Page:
We finished out our holiday break with a long stay at a familiar campground. We’ve come to really love the area around Morro Bay, as it offers hiking, biking, kayaking, plus full amenities and great restaurants.
Along the way up the coast, we took a lunch stop at Gaviota State Park. It is closed between October and March, but makes a perfect lunch at the beach location. The campground looks fine and is just a tiny walk to a nice sandy beach. Only possible downside is again the proximity to the train tracks. We’ll tuck that one away for the future.
Our site in the state park campground is not one with hookups and this trip officially made some records in terms of longest stays while dry camping (7 nights) and longest overall time with no hookups at all (2 weeks). We did the usual sort of stuff, eating out, biking, hiking, and taking long romantic walks on the beach. We dined at our favorite cafe, walking distance from the campground, several times. We visited the wildlife museum and got some interesting birding information from the volunteers who give their time so generously to the public. Plus lots and lots of sunsets. We used the generator many times and even used the Barker twice. These two items have given us the ability to be essentially limitless in terms of resources. Propane we had to refill once and we ran the heater a lot, even over night. There’s a fine line somewhere on the temperature setting vs. Richard’s ability to sleep without waking up to the sound of the heater kicking in. In general, we ran it as low as I could tolerate and learned that “off” crosses that line for me in a nasty way.
On one of the five days of our stay, I ventured into San Luis Obispo on a mission. This trip has taught me one thing: I am inadequately prepared for cold weather. This extends to emotional preparedness, but more specifically, I need better clothes. That part I can fix and I went to see what was available in stores in an attempt to fix it quickly. In the third of three outdoor clothing stores visited, I was able to locate a nice Patagonia fleece pullover and another set of Smartwool long underwear in a heavier weight. Speaking of heavier weight, I will again bemoan the lack of availability of outdoor clothing in larger sizes. I have also ordered a Marmot jacket online that is basically a sleeping bag you can wear. This jacket screams, “I am not messing around here.” It should be waiting for me when we get home and I’m very excited. This foray into winter wear brought up many questions and much advice seeking on the topic of cleaning down things. We have much to learn.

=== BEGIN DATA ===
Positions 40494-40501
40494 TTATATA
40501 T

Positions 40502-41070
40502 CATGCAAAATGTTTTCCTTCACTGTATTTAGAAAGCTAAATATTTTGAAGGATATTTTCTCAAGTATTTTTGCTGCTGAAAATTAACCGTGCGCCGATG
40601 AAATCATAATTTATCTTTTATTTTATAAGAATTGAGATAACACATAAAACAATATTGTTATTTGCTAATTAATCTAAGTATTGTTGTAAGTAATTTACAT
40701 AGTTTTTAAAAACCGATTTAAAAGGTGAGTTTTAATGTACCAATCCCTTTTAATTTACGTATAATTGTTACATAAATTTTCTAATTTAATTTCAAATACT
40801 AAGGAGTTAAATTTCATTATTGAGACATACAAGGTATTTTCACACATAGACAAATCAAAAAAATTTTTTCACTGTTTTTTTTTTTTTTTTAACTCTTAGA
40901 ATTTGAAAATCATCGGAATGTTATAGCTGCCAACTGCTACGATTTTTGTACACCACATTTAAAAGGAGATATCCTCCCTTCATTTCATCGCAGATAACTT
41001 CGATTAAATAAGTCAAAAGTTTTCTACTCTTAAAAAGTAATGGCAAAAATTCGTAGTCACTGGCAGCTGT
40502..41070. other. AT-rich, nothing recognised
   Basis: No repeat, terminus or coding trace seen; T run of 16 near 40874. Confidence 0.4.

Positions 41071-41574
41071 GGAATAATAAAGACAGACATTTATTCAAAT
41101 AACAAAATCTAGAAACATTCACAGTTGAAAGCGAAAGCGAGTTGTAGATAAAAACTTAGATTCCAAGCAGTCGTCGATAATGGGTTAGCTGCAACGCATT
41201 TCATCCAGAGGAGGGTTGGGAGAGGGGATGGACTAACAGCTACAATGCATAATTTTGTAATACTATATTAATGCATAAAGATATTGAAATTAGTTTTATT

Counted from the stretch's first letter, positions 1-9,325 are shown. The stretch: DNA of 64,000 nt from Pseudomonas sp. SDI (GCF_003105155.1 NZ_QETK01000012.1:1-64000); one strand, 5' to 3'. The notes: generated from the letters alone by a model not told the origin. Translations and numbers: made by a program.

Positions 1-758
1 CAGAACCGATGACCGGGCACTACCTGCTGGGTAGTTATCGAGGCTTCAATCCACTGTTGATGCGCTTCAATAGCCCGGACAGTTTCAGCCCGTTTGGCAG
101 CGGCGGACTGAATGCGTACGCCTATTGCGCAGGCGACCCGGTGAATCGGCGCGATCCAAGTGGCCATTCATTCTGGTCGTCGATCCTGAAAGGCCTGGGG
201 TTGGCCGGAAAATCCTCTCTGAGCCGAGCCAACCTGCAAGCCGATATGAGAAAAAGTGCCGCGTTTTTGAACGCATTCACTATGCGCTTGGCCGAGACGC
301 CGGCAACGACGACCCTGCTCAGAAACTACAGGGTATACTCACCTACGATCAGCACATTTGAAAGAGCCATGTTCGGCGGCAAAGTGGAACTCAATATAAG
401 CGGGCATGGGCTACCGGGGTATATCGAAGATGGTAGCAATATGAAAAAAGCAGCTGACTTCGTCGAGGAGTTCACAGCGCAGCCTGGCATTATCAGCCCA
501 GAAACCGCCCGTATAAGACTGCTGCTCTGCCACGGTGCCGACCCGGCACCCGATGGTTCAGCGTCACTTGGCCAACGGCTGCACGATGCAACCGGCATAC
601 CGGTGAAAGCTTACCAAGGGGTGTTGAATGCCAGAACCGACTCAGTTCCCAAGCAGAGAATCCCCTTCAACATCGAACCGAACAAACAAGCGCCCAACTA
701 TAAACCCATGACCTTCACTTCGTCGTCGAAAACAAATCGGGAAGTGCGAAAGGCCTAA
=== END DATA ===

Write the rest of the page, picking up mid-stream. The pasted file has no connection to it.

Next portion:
Our last day of winter break brought steady rain starting at about 11 am. I made the decision to leave the awning up because I wanted to see how it fares now that we have the center pole. We spent the day inside, baking cornbread and watching as pooling water created pockets in the shape of huge inverted boobs. There does appear to be an upward limit to the size of the boobs though, as eventually enough water will collect that it creates an escape channel and most of the water tumbles off the side. Or a gust of wind will come and the awning will puff up, evacuating any remaining pools. This is fairly entertaining to monitor on a super lazy day. Weather said the winds were going at 15 mph and it held up. I did add two additional stability points using tarp clips and guy lines at the sides of the arc pole to keep it from blowing inward. It jiggled and flapped, but did not collapse.
Our final drive home was super wet and pretty windy. We seem to have the power to create rain when we travel from Morro Bay in the winter. We’ll keep that in mind for the next drought season and may have to sacrifice responsibility for environmental duty by taking additional trips down there. We saw lots of accidents along the highway and a couple of near misses. It was good to be home safe, and now we just have to do a ton of laundry. The offspring took excellent care of the house and the kitty. All is well with the world at the moment. Oh and guess what surprise was waiting for us! An absolutely stunning painting of Dory, by my Aunt Sandee. This is immediately one of our most cherished items and it has taken its place of honor as one of the few items hung in our bedroom. We are very lucky, and very grateful people.
During this trip, the Omnia emerged as a real star. It handled a variety of dinners, as well as treats and snacks, and cleaned up pretty easily every time. Using parchment paper, cut to shape, reduces cleanup for things that use the rack. And Richard swears that rubbing a bit of oil in the silicone liner helps for cornbread.
This was a great break and we would like to try desert camping in the winter again. Next time we’ll have better clothes and probably some kind of extra propane solution. It would really help if certain, self indulgent, political figures would not intentionally create chaos, damaging our national parks and bringing out the worst in the worst of us. That would be a nice Christmas present to us all. Happy New Year to everyone!
Total miles from Ventura: 146.0, 14.4 mpg, 3 hours 15 min. Site 110. No hookups. Water spigots in campground and at dump station. Fairly good LTE for both of us, campground wifi near the kiosk.